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Bombardier Rises Most Since 2008 as Profit Exceeds Estimates

Bombardier Rises as Profit Beats Estimates on Corporate Jets
Workers assemble a Bombardier business jet from the Global Series, in one of the hangars at the Bombardier Aerospace plant at Downsview airport, in Toronto. Photographer: Norm Betts/Bloomberg

Bombardier Inc. jumped the most since November 2008 in Toronto trading after quarterly profit beat analysts’ estimates as the company won business-jet orders and pared inventory.

Net income increased 80 percent to $318 million in the fourth quarter ended Jan. 31, Montreal-based Bombardier said today in a statement. Profit of 18 cents a share beat the 11-cent average estimate of 20 analysts surveyed by Bloomberg.

Demand is rising for bigger models at the world’s third-biggest planemaker as corporate profits recover. Bombardier won its largest aircraft order this month when business-jet operator NetJets Inc. agreed to buy as many as 120 aircraft to prepare for a rebound in luxury travel. Bombardier generated free cash flow of $605 million for the fiscal year.

“We had expected Bombardier to report positive free cash flow and the result was even better due to strong orders at both Bombardier Aerospace and Bombardier Transportation,” Fadi Chamoun, an analyst with BMO Capital Markets, said in a research note. Chamoun rates the shares “outperform.”

Bombardier rose 83 Canadian cents, or 13 percent, to C$7.13 on the Toronto Stock Exchange. It was the biggest advance since Nov. 21, 2008, and pushed the shares to the highest since Sept. 12 of that year, before the global financial crisis.

Embraer SA, a Brazilian planemaker that competes against Bombardier, said last week that fourth-quarter profit surged 26 percent on higher plane deliveries.

Sales at Bombardier’s aerospace unit rose to $2.9 billion from $2.7 billion. Revenue at the transportation unit, which makes subway cars and locomotives, fell to $2.5 billion from $2.7 billion.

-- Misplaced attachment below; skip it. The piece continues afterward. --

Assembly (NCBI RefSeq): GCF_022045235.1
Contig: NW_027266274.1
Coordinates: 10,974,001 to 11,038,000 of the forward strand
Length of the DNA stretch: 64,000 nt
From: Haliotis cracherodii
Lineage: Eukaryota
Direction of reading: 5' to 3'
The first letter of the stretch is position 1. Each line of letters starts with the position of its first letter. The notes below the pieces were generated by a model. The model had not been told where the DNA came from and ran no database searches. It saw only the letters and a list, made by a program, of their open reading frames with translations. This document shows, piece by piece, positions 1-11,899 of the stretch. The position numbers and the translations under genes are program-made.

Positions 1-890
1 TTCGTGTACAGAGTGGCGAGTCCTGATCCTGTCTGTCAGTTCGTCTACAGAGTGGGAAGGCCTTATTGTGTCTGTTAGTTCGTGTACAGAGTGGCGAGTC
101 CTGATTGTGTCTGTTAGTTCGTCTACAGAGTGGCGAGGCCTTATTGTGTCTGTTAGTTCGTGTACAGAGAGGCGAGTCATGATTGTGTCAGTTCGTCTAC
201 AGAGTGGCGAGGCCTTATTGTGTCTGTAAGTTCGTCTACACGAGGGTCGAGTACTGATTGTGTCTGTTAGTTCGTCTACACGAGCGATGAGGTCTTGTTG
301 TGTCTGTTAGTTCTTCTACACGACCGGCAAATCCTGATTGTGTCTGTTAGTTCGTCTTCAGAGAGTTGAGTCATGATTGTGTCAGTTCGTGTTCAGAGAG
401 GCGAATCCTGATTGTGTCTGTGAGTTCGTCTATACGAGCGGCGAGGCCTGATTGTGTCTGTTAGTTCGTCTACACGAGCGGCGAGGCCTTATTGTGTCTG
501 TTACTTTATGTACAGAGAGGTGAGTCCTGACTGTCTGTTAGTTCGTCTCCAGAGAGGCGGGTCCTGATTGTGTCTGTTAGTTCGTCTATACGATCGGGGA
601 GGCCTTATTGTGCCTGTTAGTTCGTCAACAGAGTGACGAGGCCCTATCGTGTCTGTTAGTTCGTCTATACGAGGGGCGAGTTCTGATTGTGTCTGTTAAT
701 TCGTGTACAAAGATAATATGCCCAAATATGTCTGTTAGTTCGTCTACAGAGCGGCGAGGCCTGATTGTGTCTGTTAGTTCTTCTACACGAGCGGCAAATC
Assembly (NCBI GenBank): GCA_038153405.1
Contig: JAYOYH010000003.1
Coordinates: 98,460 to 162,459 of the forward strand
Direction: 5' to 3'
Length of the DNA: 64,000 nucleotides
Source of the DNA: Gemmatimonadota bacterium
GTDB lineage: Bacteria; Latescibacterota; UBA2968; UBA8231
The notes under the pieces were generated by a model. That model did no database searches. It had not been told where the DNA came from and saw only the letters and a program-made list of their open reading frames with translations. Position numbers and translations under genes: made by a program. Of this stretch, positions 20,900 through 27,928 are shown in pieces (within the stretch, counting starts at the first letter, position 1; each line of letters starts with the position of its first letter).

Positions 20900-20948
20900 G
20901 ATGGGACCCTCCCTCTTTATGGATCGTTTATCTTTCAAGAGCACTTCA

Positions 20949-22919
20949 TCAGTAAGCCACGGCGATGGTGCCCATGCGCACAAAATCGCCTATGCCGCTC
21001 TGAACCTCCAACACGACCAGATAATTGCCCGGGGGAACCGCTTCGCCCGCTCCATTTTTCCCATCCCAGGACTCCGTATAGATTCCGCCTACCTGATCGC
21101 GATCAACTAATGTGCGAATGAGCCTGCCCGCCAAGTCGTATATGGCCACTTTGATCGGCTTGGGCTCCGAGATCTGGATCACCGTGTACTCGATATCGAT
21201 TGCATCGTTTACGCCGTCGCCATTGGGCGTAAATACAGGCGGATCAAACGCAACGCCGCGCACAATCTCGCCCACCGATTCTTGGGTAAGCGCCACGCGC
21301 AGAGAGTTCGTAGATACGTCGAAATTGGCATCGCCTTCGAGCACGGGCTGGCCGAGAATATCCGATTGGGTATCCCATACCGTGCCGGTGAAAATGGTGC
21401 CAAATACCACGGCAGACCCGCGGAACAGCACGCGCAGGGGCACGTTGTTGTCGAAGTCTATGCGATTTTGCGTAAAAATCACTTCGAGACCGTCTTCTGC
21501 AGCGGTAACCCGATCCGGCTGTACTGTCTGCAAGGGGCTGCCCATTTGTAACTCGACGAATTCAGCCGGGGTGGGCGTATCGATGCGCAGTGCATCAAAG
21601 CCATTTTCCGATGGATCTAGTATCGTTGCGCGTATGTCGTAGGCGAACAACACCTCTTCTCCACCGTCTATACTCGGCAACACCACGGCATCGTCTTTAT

Order Backlog

Bombardier’s total order backlog swelled to $50.1 billion on Jan. 31. The company said Feb. 17 that it would deliver about the same number of aircraft from February through December this year as it did in the 12 months of fiscal 2011 -- about 240 planes -- as it begins to report on a calendar-year basis. The mix of deliveries will shift in favor of business jets, the company said.

“Bombardier has had a few recent positive surprises, and incremental order activity from here could keep it going,” Noah Poponak, a Goldman Sachs analyst, wrote in a March 3 note after the NetJets order announcement. He has a “neutral” rating on the stock.

The company expects to have 300 orders for the new CSeries commercial airliner, up from 90 now, by the time the 110-seat jet goes into service in 2013, Gary Scott, who runs the commercial aerospace division, said earlier this month.

The aerospace unit’s order backlog reached $16.6 billion on Jan. 31, a similar level to a year earlier, Bombardier said today.

“This is mainly due to an order received for the CSeries family of aircraft, offset by a lower order backlog for regional jets, turboprops and business aircraft,” the company said in the statement.

Bombardier is the third-biggest planemaker behind Airbus and Boeing Co.

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